Batteries Recycling: Safety Topics - April 2018 Week 4


Rechargeable batteries are great for conservation and convenience, but must be recycled properly when they are drained. If batteries end up in landfills used for typical household wastes, they can contaminate the soil and groundwater. Automotive, rechargeable, and cell phone batteries are all examples of batteries that should be properly disposed of at special collection centers and not in your trash can. 

Monday – Your Right to Know

In the workplace, batteries are disposed of as ‘Universal Waste’, a type of regulated waste that does not go to the local landfills. Regulated waste must be recycled or disposed of properly to avoid contamination and any negative outcomes that can come from improper disposal. The New York Department of Environmental Conservation has published a guide to the safe disposal of household hazardous wastes including a helpful section on used batteries. Please download here. 

Tuesday – Car Batteries

Automotive batteries contain lead and sulfuric acid which poses physical and environmental risks. Improper disposal of these batteries is illegal in a number of states. Always take these types of batteries to a hazardous waste facility to ensure proper disposal. Retailers of car and truck batteries in New York are required to accept two used car/truck batteries per person per month at no charge. For more information about recycling lead-based batteries, visit the International Battery Council

Local retailers may accept automotive batteries at a nominal fee:

  • Advanced Auto Parts
  • AutoZone
  • Batteries Plus Bulbs
  • Firestone Complete Auto Care
  • Interstate Battery Centers
  • O’Reilly Auto Parts
  • Walmart

Wednesday – State Specific Regulations

The New York Rechargeable Battery Recycling Act of 2010 requires all rechargeable batteries to be recycled. Rechargeable batteries included in this legislation include: nickel-cadmium, sealed lead, lithium oil, nickel metal hydride and any other type of rechargeable batteries. Don’t forget about electric vehicle rechargeable batteries, either. To learn more about household battery recycling, find your state’s laws and battery recycling centers throughout the U.S., go to Call2Recycle.  The following local retailers accept rechargeable batteries (and used cell phones) for no charge: Lowes, Wegmans, Best Buy, Staples, Sears and Home Depot. The full list of Electronic Waste Collection Sites sorted by county in New York can be found here (PDF).

Thursday – Typical Household Batteries

Alkaline batteries that were manufactured after 1996 as they do not contain mercury; however, if you find that you have a large number of alkaline batteries to dispose of, call your waste carrier in advance for instructions.

For other types of electronic waste disposal, some retailers will accept these items with a handing fee:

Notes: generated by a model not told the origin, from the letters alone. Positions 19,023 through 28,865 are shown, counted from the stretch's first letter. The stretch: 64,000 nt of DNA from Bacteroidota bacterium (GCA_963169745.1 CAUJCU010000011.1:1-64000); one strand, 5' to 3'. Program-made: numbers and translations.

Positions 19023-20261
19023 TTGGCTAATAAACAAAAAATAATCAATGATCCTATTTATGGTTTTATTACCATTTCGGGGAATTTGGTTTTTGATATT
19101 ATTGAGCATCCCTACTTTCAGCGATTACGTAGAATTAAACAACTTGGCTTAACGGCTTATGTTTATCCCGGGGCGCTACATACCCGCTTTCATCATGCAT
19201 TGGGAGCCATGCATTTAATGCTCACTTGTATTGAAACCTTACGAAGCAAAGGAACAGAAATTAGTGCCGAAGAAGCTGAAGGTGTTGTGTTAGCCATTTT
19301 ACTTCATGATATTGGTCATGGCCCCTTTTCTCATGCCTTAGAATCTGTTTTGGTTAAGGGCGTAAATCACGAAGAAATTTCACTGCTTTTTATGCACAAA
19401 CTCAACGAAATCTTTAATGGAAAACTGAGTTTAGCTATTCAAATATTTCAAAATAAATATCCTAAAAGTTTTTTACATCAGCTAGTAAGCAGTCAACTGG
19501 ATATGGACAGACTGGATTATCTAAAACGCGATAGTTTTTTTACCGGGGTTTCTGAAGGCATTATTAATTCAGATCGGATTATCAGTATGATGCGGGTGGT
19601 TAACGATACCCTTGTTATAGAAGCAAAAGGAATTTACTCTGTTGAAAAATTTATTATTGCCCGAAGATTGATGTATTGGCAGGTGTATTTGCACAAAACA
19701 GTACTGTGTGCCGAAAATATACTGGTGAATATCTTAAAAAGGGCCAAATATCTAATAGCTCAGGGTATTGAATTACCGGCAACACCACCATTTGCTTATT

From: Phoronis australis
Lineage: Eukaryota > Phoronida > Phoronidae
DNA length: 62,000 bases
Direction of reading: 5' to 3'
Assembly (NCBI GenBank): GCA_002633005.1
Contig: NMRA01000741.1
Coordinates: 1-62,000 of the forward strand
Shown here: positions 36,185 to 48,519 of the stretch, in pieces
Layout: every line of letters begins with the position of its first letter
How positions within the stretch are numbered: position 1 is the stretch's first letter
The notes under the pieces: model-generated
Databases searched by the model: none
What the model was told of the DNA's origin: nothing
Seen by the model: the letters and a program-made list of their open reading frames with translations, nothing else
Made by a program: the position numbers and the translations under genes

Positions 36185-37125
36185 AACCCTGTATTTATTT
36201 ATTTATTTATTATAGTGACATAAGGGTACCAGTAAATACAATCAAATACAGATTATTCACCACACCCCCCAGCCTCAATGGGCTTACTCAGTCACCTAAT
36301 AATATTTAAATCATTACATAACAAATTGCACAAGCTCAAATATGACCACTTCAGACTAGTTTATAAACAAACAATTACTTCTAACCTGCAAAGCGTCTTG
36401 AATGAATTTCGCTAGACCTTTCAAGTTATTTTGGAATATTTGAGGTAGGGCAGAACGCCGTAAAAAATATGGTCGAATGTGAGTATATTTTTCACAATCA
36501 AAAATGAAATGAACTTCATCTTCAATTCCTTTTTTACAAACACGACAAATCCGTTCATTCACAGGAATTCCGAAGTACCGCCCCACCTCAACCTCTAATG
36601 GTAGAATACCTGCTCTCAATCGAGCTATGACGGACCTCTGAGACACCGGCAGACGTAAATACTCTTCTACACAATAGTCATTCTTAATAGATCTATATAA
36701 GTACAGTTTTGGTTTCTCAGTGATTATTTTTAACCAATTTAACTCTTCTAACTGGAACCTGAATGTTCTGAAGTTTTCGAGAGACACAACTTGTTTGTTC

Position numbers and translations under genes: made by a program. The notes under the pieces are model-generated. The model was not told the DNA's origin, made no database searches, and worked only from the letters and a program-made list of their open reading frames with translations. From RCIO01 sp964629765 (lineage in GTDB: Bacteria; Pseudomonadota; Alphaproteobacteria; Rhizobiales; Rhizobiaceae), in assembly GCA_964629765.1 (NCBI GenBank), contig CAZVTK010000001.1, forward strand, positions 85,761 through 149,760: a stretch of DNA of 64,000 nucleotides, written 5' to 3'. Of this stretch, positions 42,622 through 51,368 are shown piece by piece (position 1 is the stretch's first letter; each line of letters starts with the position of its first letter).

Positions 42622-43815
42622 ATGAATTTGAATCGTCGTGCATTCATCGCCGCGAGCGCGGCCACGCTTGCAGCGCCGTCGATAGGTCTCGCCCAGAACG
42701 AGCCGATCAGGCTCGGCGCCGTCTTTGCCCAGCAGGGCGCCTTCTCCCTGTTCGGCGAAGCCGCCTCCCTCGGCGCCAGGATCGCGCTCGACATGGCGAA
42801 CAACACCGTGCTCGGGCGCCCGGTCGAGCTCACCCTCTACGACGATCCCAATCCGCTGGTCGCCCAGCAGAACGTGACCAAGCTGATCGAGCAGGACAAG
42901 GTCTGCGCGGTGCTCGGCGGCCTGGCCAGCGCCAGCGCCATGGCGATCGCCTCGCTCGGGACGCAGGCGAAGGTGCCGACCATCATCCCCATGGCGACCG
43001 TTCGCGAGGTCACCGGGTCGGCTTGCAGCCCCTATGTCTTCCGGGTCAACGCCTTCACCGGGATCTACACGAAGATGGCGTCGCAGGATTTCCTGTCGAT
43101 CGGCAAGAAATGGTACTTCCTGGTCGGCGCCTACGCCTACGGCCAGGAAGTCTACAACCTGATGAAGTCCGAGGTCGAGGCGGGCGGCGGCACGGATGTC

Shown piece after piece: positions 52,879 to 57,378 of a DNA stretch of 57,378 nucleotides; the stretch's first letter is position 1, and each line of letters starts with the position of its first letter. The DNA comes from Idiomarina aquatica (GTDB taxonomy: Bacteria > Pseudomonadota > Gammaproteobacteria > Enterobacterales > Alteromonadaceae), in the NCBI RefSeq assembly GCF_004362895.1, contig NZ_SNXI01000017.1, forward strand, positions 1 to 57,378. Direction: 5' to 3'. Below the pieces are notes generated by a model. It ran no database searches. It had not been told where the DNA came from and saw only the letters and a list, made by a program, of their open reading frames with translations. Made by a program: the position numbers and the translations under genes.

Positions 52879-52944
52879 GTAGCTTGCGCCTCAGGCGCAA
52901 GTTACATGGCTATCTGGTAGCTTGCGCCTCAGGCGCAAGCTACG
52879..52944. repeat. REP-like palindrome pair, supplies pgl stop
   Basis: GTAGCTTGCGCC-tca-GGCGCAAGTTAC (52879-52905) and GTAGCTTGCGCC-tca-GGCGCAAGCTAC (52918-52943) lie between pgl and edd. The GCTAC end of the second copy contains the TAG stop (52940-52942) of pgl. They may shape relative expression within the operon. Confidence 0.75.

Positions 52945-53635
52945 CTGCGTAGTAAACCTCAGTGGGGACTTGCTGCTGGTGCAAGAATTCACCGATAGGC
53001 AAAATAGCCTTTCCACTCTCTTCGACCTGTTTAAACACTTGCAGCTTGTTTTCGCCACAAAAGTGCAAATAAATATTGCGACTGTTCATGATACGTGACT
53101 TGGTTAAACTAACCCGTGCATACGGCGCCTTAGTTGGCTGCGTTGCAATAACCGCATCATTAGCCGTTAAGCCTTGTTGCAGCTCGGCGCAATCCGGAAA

• Televisions
  • Monitors
  • Fax Machines
  • Copiers
  • Microwaves

Other retailers will accept the following electronics wastes at no charge:

  • Printers
  • Network Equipment
  • Keyboards
  • Computer Accessories
  • Circuit Boards
  • Cabling and Wires
  • Typewriters
  • A/V equipment
  • Toner and Inkjet Cartridges

Be sure to check your local retailers before disposing of any of these items yourself. Also, consider recycling and donating these items to Goodwill Industries as these items can be refurbished and resold in their retail stores.

Finally, some basic safety tips for batteries include:

  • Remove batteries from unused devices to avoid battery leaks.
  • Don’t dispose of batteries in a fire to avoid leaks, ruptures, or explosions.
  • Don’t store or dispose of 9-volt batteries without blocking the positive and negative posts with electrical tape to prevent fire.

NOTE: 9-volt batteries must be disposed of as hazardous waste

Friday – The Hunt for the Unlabeled Containers

As we know, at work our chemical containers must be labeled – we have to know what we are working with in order to work safely! Labels must have the chemical name, the chemical supplier, and appropriate hazard warning. Take time today to canvas your work area for unlabeled chemical containers. Don’t forget to look for containers used to transfer chemicals, such as in-process containers, as these must also be labeled.  If you find unlabeled containers please turn them in to your supervisor or EH&S team member immediately.

Go a step beyond and do the same thing for the household chemicals stored in your garage, utility room, or cleaning closet. If you have small children, make sure the household chemicals and batteries are secured and out of reach of children. 

Tags: safety topics , personal home safety , environmental ,

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